Anyway, trip updates. Sudan was really something else. A lot of heat, a lot flat roads and lots of days blending together. I don't make it sound like much fun but don't get me wrong - what really stands out from my time there was the people and the small rural villages we cycled through on our off-road days. One of my favourite experiences from the last month was in Wadi Halfa, the first town we encountered once we entered Sudan. After spending a few weeks in Egypt in the off-season when everyone you pass seems to want to get something out of you, you start expecting it and become quite cautious about any interaction with locals. A fellow cyclist and I were wandering around and saw a tea seller, so we decided to sit down and try some. A local man who's English was hardly better than the tea seller's - she spoke none whatsoever - was already sitting there. He sat us down and helped us to ask for some tea, then we attempted to communicate for a while before he proceeded to pay for our tea and leave, refusing to accept our money. Such a change from Egypt and a great introduction to the friendly and helpful people of Sudan.
So far I have been astonished by the abruptness of border crossings. Crossing into Sudan, suddenly the people were darker, the people were more friendly or even (gasp) ignored you as you walked around, and even the weather was suddenly much hotter. Crossing into Ethiopia was surreal - women were less covered and interacted with other people very differently, you heard western music and there was alcohol again. I can see how someone travelling into Ethiopia from Sudan would think that Christianity and booze made people crazy. The border town of Matema was nearly overwhelming for a bunch of exhausted and ill cyclists. The landscape changed too, now very hilly. It is gorgeous but has made for some hard climbing days although the higher we get the more it cools down. COOLS DOWN. How exciting is that.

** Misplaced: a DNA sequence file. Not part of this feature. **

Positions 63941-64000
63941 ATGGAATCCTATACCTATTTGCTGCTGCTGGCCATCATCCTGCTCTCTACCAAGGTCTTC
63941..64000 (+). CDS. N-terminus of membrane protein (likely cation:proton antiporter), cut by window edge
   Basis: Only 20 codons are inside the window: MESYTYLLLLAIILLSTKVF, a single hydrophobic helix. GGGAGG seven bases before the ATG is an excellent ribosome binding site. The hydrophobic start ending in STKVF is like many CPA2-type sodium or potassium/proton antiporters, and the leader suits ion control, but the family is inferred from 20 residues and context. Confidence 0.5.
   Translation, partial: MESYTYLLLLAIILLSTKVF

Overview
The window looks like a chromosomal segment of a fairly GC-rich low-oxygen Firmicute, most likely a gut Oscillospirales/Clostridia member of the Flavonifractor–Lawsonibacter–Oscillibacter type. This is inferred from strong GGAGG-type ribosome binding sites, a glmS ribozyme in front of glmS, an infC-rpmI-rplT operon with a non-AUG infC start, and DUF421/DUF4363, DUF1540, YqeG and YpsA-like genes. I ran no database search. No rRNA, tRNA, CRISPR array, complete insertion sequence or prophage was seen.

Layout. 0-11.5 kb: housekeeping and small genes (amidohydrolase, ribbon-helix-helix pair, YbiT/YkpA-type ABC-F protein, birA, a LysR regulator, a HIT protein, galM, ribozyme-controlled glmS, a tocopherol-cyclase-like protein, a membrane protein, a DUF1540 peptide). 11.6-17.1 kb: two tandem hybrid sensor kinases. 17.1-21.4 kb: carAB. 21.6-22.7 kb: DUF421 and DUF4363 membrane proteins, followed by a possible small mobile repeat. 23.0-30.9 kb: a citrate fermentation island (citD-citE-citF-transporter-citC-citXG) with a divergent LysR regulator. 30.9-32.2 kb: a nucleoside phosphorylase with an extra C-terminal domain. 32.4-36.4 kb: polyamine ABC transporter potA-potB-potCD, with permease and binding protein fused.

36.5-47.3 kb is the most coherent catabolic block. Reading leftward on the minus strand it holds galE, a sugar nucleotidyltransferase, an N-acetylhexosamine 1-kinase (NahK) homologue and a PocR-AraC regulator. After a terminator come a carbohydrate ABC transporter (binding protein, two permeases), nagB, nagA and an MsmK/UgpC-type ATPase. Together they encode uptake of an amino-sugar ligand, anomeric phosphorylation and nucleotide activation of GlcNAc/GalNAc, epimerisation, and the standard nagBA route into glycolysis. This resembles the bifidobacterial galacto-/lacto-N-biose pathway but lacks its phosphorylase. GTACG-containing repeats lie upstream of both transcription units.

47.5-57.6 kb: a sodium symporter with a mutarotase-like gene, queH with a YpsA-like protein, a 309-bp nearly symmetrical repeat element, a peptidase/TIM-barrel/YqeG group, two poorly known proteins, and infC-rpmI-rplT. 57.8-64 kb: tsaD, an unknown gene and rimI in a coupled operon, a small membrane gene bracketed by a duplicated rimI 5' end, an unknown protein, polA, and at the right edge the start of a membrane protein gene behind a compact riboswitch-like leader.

We have a double rest day here in Gonder, and I have been using it to try to recuperate a bit. Recovery has been a little like a roller coaster though. Hopefully I will be feeling well enough to ride tomorrow - only two riding days until our next rest day at Bahir Dar. Riding in Ethiopia is laced with challenges, not only the hills. Although so far I haven't had much trouble yet we are repeatedly warned about children throwing rocks and sticks and damn those kids are accurate. Most of the kids have been very friendly even if it does get on your nerves to cycle to a chorus of "youyouyouyouyouyouyou" every day. Hopefully a good attitude will get me through the next month with few problems. I will update again sometime in the next three months hopefully.